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Book Review Moral Leadership: Getting To The Heart Of School Improvement By: Thomas J. Sergiovanni

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Essay Preview: Book Review Moral Leadership: Getting To The Heart Of School Improvement By: Thomas J. Sergiovanni

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The heart of leadership has to do with what a person believes, values, dreams about, and is committed to. - Sergiovanni


Target Audience of the Book:

According to the author in the introduction of the book, this work was basically intended to serve as a guide for developing moral leadership in schools geared toward superintendents, supervisors, principals, and any other persons at the upper levels of school management. The author's design was to provoke thoughts and raise questions in the minds of these people to help them analyze the leadership processes in their schools and help them make adjustments to the leadership process that will in the end reduce the need for "direct" leadership in favor of "moral" leadership. He also makes point that this book can serve as a "counterpoint" to some of the textbooks, currently being used in university courses on leadership. Sergiovanni also states that the book would be useful for parents, school board members and policy makers. Because I have been involved in the education process from the teaching side of education, I see this book as being of particular value to teachers as well. Overall, this book is for anyone who cares about improving the leadership in our schools.

The Scope of the Book:

The aspects of leadership covered are broad, from analyzing the traditional leadership roles, to the tapping of higher levels of human potential. It is written from the standpoint of managers or leaders and covers point by point the author's ideas of how to shift the environment of schools from that of a "factory" to one of a "learning community. Sergiovanni discusses "living school" in leadership rather than just being concerned with the facts and figures involved in "playing school." The viewpoint of the author is being concerned about the leadership processes in schools that are presently accepted as the norm. Sergiovanni would like to see school leadership shift to one that is self-motivated by teachers who want to do a great job, not one where the teachers feel they have to as a result of dependency on "extrinsic" rewards. A school, he says, is a community with a shared sense of values and purpose. He describes a "virtuous school" as one founded on the beliefs that a school must be a community, that this school community includes parents, teachers, students and other community members. He believes that every student can learn, that caring for the whole child is the key to academic success, and that mutual respect and positive expectations are the operating dynamics.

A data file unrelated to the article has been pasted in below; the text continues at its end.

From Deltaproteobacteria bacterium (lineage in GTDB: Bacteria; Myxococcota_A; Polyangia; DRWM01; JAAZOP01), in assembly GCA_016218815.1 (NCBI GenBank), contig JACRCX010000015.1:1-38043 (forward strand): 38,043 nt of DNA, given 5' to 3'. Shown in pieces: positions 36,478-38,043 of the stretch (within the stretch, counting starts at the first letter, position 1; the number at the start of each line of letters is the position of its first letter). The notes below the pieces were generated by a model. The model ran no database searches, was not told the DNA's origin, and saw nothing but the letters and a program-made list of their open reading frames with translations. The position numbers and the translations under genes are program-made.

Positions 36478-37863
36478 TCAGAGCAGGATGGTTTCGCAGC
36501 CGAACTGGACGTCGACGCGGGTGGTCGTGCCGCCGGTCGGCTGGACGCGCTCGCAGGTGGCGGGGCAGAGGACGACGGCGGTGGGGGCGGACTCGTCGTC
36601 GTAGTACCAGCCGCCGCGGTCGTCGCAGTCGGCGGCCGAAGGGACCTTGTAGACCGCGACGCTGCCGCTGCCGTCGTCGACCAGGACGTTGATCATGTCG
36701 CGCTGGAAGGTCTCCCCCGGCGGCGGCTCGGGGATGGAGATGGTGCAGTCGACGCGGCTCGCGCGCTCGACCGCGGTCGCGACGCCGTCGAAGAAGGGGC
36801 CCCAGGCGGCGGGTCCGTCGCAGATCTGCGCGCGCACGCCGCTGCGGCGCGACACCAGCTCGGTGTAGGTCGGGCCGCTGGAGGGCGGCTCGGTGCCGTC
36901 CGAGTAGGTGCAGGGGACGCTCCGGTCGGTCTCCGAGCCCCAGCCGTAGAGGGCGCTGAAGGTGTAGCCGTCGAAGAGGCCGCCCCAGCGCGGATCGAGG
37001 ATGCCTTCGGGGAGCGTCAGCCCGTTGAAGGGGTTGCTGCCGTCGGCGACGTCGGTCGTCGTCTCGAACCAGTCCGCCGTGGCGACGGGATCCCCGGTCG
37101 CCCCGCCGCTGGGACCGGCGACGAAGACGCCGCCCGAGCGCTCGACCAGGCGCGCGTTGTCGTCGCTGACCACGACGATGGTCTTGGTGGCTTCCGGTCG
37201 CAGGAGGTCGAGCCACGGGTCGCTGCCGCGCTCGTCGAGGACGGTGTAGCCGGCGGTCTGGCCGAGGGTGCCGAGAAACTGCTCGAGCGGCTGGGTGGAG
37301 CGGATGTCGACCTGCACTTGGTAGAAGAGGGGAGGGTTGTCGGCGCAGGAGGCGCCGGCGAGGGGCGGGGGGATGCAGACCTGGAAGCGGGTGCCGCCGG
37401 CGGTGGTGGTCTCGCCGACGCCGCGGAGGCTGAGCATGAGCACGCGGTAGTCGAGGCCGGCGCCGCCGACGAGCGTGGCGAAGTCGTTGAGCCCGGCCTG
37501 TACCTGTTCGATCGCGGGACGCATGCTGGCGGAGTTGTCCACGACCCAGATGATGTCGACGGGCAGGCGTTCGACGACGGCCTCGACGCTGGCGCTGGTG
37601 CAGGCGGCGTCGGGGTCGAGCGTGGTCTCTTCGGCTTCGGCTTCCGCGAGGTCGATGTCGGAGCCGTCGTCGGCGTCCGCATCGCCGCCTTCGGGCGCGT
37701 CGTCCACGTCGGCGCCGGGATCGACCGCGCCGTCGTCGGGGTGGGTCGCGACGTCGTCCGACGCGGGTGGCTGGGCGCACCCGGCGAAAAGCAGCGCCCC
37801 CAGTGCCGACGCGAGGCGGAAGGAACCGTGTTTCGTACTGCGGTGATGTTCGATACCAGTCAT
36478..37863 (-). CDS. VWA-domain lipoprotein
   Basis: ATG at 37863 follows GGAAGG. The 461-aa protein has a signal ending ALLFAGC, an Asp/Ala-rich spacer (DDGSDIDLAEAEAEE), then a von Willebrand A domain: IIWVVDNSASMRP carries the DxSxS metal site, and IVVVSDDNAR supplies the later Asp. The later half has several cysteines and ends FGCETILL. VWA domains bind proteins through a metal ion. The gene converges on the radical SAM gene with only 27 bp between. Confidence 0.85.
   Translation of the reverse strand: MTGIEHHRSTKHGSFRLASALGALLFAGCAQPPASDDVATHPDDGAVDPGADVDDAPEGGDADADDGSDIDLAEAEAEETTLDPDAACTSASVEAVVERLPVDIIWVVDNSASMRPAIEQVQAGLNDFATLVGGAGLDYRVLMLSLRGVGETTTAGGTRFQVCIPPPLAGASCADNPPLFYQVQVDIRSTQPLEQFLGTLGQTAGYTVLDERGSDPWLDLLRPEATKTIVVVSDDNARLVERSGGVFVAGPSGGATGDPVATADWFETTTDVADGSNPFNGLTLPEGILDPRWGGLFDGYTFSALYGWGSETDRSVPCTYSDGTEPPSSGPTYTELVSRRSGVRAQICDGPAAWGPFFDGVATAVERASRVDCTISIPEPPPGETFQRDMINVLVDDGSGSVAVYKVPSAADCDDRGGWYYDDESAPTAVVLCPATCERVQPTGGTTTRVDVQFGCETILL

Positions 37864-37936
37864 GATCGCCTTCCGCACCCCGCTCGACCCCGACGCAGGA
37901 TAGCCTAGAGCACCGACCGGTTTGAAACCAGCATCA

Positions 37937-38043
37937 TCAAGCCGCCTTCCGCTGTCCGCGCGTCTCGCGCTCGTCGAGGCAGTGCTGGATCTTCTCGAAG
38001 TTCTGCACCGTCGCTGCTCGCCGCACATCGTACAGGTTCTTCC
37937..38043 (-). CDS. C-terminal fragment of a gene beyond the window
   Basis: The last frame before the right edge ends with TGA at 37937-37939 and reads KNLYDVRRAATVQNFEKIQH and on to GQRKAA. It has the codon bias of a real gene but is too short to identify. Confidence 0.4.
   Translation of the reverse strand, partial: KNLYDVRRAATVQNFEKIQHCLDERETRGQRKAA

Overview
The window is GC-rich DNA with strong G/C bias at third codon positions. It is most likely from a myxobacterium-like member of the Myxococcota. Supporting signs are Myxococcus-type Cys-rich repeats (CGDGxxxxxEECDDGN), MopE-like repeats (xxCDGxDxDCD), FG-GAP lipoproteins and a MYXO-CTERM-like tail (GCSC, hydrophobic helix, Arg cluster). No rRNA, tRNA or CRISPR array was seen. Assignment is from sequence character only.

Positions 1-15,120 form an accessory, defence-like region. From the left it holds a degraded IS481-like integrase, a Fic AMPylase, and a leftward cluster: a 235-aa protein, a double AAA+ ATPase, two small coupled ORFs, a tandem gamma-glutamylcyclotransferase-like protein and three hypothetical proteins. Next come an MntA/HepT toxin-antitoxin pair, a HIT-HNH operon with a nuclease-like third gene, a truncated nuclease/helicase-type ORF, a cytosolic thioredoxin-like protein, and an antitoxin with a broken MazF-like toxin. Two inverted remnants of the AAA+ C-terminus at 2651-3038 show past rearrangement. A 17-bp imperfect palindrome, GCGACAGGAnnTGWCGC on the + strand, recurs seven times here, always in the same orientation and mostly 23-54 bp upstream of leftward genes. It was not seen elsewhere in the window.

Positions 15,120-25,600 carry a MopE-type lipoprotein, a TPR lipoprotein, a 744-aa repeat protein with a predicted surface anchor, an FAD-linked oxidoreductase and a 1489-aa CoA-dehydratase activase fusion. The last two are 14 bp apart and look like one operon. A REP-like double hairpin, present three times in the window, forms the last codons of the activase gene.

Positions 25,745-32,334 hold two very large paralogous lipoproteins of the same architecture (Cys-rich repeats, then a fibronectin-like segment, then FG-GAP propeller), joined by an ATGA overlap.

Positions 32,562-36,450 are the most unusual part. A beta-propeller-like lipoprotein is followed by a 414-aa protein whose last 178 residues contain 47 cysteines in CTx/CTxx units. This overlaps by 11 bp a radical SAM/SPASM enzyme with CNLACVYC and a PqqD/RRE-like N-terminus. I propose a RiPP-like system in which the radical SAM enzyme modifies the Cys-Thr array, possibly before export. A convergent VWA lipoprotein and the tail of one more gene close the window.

Throughout this book, Sergiovanni is attempting to reframe the role of leadership in a school from an old paradigm focused on management and control and the view that a school is a formal organization, to a new paradigm of empowerment through caring, acknowledging the expertise of teachers and students, and facilitating their active participation in the



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